RDE norms to kill 17 cars, SUVs in India before April 2023

Carmakers will have no choice but to discontinue certain models in order to meet tougher Real Driving Emissions Norms

By Saptarshi Mondal, Autocar India calendar 15 Dec 2022 Views icon29249 Views Share - Share to Facebook Share to Twitter Share to LinkedIn Share to Whatsapp
RDE norms to kill 17 cars, SUVs in India before April 2023

Come April 2023, the Indian Auto Industry will be met by a new set of emission regulations, called RDE or Real Driving Emissions norms. RDE can also be understood as Phase 2 of the BS6 emission norms, which will require all cars to achieve emission targets in real-world conditions, apart from also being tested in a laboratory environment on the MIDC (Modified Indian Test Cycle).

What makes Real Driving Emission (RDE) norms different?
RDE test figures provide a more realistic indication of the amount of emissions likely to be produced by cars, because they are tested in real traffic conditions with frequent changes in speed, acceleration and deceleration, as opposed to more steady conditions in lab tests. To comply with the stricter RDE norms, carmakers will have to upgrade their engines, which involves huge costs and may not be economically viable.

In that case, carmakers will have no choice but to discontinue certain models altogether, or at least specific variants of some models that make little business case for themselves. But before we get into what makes it economically unviable, here’s a quick look at all cars and SUVs that’ll no longer be available to buy from April 2023.

Diesel engines are expensive to upgrade to RDE norms
The case for not upgrading certain diesel engines to meet the RDE norms is twofold. First is that all diesel engines will have to shift to the more expensive SCR (selective catalytic reduction) method of emissions control, instead of the simpler and more cost-effective LNT (Lean NOx Trap) system that was employed by smaller capacity diesel mills to meet the current emissions standards.

Larger diesel engines, generally 2.0-litres and above, had already made the shift to the SCR system to meet the BS6 emission norms in 2020, and therefore are likely to clear the RDE norms as well. Meanwhile, smaller diesel units with lower emissions could, so far, get away with the LNT system. However, the cost of upgradation – and therefore the price delta – for compact diesel cars with smaller engines would be too high, relative to their sticker price, as compared to larger and more expensive diesels. And that brings us to our second point.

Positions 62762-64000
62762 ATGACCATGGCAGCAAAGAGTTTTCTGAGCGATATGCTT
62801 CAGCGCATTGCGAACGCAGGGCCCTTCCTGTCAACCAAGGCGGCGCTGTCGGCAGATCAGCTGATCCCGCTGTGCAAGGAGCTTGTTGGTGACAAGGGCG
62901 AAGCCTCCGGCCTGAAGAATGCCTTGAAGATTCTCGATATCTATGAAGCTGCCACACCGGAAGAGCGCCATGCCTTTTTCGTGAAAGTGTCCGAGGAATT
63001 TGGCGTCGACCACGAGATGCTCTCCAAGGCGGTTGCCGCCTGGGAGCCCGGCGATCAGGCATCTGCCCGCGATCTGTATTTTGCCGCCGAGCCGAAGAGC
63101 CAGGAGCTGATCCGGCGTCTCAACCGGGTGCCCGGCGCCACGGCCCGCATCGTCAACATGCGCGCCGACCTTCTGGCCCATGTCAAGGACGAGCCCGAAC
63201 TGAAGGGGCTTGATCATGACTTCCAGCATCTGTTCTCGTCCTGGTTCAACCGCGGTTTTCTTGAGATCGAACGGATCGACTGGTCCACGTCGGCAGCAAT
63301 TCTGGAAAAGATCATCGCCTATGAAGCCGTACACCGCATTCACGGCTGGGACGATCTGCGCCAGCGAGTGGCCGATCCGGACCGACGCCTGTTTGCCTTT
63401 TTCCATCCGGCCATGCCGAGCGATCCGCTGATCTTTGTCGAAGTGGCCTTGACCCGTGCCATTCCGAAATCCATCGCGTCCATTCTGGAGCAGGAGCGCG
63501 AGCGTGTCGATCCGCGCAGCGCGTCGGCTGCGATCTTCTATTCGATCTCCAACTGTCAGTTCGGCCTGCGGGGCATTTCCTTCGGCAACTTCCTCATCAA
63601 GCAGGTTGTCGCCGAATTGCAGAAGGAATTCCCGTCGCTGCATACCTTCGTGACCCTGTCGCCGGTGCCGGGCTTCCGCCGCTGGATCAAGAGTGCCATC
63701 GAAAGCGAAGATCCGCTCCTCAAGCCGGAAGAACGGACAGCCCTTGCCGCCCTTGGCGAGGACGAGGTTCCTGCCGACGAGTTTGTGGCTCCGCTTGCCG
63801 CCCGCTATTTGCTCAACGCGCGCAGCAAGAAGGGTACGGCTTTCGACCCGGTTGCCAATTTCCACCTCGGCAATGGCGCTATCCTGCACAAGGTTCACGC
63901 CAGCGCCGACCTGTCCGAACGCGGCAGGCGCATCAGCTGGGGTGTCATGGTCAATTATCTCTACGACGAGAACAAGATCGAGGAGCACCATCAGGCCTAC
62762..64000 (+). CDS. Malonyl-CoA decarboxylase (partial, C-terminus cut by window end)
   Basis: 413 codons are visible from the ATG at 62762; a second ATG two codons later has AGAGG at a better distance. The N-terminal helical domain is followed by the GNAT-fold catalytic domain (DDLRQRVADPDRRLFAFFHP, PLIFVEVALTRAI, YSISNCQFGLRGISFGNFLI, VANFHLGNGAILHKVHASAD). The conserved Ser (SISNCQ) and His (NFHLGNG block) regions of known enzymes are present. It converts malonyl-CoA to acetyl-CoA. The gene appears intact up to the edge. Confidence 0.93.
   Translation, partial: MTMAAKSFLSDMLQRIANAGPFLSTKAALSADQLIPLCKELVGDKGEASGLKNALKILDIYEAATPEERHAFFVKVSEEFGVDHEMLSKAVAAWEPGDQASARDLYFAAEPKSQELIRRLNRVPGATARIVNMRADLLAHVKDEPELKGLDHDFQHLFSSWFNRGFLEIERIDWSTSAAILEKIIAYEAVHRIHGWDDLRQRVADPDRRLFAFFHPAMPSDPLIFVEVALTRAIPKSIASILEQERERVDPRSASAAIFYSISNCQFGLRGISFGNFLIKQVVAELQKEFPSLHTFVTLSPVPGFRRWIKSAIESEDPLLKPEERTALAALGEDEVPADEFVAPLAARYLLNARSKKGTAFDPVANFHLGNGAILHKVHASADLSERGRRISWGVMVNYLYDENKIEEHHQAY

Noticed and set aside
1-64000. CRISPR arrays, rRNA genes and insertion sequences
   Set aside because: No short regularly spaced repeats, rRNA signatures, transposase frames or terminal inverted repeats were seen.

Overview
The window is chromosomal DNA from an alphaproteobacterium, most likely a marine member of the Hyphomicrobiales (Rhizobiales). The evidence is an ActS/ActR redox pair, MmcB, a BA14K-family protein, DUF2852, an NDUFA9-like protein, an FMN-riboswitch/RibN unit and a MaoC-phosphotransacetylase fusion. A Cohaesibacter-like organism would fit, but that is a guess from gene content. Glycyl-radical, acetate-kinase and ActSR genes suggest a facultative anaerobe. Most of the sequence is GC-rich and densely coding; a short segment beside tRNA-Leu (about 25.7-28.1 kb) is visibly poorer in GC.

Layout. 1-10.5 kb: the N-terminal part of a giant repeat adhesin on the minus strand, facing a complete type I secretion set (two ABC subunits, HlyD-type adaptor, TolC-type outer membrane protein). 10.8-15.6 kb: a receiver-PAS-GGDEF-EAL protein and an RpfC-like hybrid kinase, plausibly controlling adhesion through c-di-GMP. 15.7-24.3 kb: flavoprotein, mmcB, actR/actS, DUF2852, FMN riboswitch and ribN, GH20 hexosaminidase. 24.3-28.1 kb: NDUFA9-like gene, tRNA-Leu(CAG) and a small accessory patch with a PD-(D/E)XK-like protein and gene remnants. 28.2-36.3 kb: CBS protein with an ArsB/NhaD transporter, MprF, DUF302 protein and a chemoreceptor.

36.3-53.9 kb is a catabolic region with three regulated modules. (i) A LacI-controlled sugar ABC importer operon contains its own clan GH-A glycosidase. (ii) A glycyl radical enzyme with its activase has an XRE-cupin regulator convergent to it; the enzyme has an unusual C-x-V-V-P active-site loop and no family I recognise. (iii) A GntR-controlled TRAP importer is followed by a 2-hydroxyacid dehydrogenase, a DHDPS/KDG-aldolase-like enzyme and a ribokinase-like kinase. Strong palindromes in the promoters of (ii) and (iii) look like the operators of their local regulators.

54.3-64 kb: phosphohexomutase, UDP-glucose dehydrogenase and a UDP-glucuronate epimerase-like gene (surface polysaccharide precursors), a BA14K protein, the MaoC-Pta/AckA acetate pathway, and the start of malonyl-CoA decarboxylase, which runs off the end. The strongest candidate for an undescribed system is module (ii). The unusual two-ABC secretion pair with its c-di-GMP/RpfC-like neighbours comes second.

The demand for diesel in the hatchback and sedan segments has massively declined over the last few years. Even a few years ago, every premium hatchback and compact sedan had at least one diesel variant on offer. But now, for instance, diesel only contributes up to 10 percent of the i20’s sales while for Honda, diesel variants of the Amaze, City and WR-V combined make up for only 7 percent of the company’s total sales in India.

Clearly, there isn’t much financial viability in keeping diesel alive in a segment that is now predominantly petrol. This, therefore, spells the complete end of Honda’s diesel engines in India. However, it is interesting to note that Hyundai and Tata, along with Mahindra and Kia, will keep their small-capacity 1.5-litre diesel mills alive, but only for use in their SUV and MPV line-up. That’s because diesels still make up for a fair chunk of sales in SUVs, and being pricier than hatchbacks and compact sedans, they will be better able to justify the price delta that’ll come with the upgradation.

Other models at the end of their life cycle
While not as expensive a process as diesel, petrol engines will also require an upgrade. Therefore, It’s not just certain diesel models that have been affected, but carmakers will also be pulling the plug on several petrol-only models. This includes the likes of the Honda Jazz, Nissan Kicks, the fourth-generation City, the Innova Crysta petrol and even the likes of the Skoda Octavia and Superb sedans.

These particular models were either at the end of their lifecycle or were too slow-selling to justify the cost of upgrading to meet the RDE norms. Models such as the Kicks, KUV100 NXT,  WR-V and Marazzo barely sold a few hundred units on a monthly basis, while others like the City Gen-4 and Jazz were well past their lifecycle and, with no updates in the pipeline, are being discontinued for good. Lastly, for models like the Alto 800 and Kwid 800, it's about consolidating the line-up to the 1.0-litre engine rather than keeping a low-demand 800cc engine alive that isn't used by any of their other models. 

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